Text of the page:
Monthly Archives: October 2013

New Feature – Speech Accuracy

A big challenge when learning a new language is knowing whether or not what you are saying could actually be understood by a native speaker.

If you attend a language class, your teacher can quickly give you feedback, but you might have to fight with other students for their time and perhaps you might be a little shy or afraid to make mistakes. If you are studying on your own, then you are likely in a worse situation being not able to even get this minimal feedback.

At OpenLanguage we take pride in our engaging lessons, which provide lesson input, and our software tools, that help provide review opportunities, but we also realize facilitating practice opportunities and providing corrective feedback is critical for developing your new language skills.

To help with this, today we are adding a new ‘Accuracy’ feature to the Sentence and Word Review tools available in our iOS and Android mobile apps.


To take advantage of this feature, simply tap the Accuracy button to get started. To hear a native speaker read the term or sentence press the play button. Then it is your turn to try. Press record and read the term yourself. The app will analyze your recording and give you an Accuracy score.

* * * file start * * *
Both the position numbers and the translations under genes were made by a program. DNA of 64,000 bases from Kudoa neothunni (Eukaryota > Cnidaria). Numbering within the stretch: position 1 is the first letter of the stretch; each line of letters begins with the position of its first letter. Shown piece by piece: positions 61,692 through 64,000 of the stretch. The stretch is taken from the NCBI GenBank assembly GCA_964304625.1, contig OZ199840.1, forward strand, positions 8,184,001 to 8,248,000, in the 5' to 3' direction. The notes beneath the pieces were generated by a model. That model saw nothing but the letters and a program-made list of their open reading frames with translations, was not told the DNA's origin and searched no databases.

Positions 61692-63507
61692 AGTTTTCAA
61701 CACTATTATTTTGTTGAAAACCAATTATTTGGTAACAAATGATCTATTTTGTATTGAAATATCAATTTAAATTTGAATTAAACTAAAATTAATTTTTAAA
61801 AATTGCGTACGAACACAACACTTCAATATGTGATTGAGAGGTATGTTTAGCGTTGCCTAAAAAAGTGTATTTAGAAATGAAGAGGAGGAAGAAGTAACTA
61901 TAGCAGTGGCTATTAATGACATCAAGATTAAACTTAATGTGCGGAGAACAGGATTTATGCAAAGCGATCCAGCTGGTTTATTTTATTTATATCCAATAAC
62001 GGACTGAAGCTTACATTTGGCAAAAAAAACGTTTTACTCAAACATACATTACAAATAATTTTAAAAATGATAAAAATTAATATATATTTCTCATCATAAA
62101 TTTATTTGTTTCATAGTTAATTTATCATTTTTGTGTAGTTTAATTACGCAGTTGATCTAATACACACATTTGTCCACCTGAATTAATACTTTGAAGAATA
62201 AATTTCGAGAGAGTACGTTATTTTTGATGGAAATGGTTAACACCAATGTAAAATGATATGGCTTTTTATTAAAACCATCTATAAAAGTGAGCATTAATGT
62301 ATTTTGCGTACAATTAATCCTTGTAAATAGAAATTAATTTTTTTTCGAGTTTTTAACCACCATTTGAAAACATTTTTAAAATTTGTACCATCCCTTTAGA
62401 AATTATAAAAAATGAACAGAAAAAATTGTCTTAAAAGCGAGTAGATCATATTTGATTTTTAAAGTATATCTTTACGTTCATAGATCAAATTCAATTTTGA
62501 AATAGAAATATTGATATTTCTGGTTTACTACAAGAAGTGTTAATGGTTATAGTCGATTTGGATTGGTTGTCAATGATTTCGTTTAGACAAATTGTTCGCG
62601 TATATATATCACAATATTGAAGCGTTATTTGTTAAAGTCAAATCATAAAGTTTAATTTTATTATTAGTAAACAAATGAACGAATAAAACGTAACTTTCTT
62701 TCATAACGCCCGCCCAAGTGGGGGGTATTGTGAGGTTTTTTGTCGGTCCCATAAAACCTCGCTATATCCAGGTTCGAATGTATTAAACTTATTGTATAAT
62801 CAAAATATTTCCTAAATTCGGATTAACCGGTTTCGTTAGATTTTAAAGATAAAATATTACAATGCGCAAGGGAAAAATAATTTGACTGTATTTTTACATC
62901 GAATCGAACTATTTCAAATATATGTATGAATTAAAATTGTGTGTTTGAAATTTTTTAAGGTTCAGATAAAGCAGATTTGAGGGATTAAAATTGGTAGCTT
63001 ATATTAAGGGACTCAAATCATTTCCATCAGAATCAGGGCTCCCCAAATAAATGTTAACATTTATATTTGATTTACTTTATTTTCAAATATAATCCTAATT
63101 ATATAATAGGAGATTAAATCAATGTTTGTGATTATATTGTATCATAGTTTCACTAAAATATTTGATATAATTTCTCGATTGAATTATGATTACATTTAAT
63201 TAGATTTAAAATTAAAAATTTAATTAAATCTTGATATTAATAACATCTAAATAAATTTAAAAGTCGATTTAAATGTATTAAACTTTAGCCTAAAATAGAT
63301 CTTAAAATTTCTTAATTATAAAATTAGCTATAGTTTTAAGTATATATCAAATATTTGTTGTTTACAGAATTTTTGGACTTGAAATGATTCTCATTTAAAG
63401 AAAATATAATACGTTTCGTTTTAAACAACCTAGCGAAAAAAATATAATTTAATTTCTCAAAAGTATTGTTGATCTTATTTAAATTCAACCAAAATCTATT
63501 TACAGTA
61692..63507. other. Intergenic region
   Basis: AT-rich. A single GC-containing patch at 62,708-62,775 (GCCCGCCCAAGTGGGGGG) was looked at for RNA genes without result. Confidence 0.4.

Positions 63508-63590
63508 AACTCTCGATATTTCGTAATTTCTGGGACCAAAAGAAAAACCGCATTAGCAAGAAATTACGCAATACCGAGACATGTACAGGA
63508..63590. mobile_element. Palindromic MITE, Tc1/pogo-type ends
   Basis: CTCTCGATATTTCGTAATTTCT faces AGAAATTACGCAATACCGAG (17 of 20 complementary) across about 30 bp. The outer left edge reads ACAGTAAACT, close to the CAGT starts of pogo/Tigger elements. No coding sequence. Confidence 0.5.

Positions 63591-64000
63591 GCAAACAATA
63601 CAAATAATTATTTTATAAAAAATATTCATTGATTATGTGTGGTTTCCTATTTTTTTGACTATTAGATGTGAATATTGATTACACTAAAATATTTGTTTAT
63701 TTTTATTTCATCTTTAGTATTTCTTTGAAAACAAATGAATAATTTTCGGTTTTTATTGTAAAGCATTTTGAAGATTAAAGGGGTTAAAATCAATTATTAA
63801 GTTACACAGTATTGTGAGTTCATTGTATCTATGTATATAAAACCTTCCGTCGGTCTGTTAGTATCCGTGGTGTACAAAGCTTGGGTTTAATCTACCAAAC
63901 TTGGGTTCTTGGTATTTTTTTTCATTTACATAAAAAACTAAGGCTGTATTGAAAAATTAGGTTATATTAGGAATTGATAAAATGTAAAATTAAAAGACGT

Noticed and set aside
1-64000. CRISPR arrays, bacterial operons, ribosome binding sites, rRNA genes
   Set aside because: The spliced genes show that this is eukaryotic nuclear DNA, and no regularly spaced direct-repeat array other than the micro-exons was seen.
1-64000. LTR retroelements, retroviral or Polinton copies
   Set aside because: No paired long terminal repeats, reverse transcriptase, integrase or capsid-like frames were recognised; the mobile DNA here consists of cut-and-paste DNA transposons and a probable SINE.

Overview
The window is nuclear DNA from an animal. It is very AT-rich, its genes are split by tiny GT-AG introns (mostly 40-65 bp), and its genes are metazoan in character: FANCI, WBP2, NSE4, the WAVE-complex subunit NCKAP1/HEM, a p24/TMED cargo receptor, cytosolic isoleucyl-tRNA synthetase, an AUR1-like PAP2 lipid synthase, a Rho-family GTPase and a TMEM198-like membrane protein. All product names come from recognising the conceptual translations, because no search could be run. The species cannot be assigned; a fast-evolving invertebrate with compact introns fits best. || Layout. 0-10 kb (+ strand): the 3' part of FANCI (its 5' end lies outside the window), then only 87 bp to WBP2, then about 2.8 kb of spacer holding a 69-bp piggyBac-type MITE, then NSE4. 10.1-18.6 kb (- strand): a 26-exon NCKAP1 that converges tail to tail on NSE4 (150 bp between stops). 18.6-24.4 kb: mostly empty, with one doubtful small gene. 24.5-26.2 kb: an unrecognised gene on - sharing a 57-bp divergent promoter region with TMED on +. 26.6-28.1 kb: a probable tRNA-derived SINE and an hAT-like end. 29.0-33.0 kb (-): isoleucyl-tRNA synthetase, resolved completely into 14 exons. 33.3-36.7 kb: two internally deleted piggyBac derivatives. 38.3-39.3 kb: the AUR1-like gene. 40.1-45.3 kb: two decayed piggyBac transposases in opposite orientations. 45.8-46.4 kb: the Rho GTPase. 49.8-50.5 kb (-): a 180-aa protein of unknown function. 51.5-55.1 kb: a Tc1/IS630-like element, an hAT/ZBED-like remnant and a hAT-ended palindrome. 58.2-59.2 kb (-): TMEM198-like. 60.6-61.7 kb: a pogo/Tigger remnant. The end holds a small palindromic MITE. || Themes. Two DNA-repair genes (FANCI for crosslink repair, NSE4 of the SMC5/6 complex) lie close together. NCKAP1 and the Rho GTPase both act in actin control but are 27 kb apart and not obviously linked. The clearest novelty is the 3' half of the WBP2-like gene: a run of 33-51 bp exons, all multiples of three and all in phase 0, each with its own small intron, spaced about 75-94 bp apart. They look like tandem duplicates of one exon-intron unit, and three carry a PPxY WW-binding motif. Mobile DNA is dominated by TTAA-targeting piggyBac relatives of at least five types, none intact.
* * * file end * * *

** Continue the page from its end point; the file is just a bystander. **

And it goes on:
Now, this feature utilizes speech-recognition technology which is notoriously not 100% perfect. You should approach your score, not as an absolute measure of your performance, but more as an indicator of how likely you would be understood by a native speaker. The higher your score, the more likely you will be able to engage in a conversation with that native speaker.

This feature is simply designed to be a low-risk way for you to get feedback on how well you are pronouncing those foreign-language terms.

From a technical perspective, the app converts the spoken audio to a text string (with Android using the Android SDK and with iOS using Nuance) and then compares the resultant text string with the original for the native speaker. The app then uses a string comparison algorithm (Levenshtein distance) to determine an approximate accuracy score.

If you have any suggestions please let us know in the comments.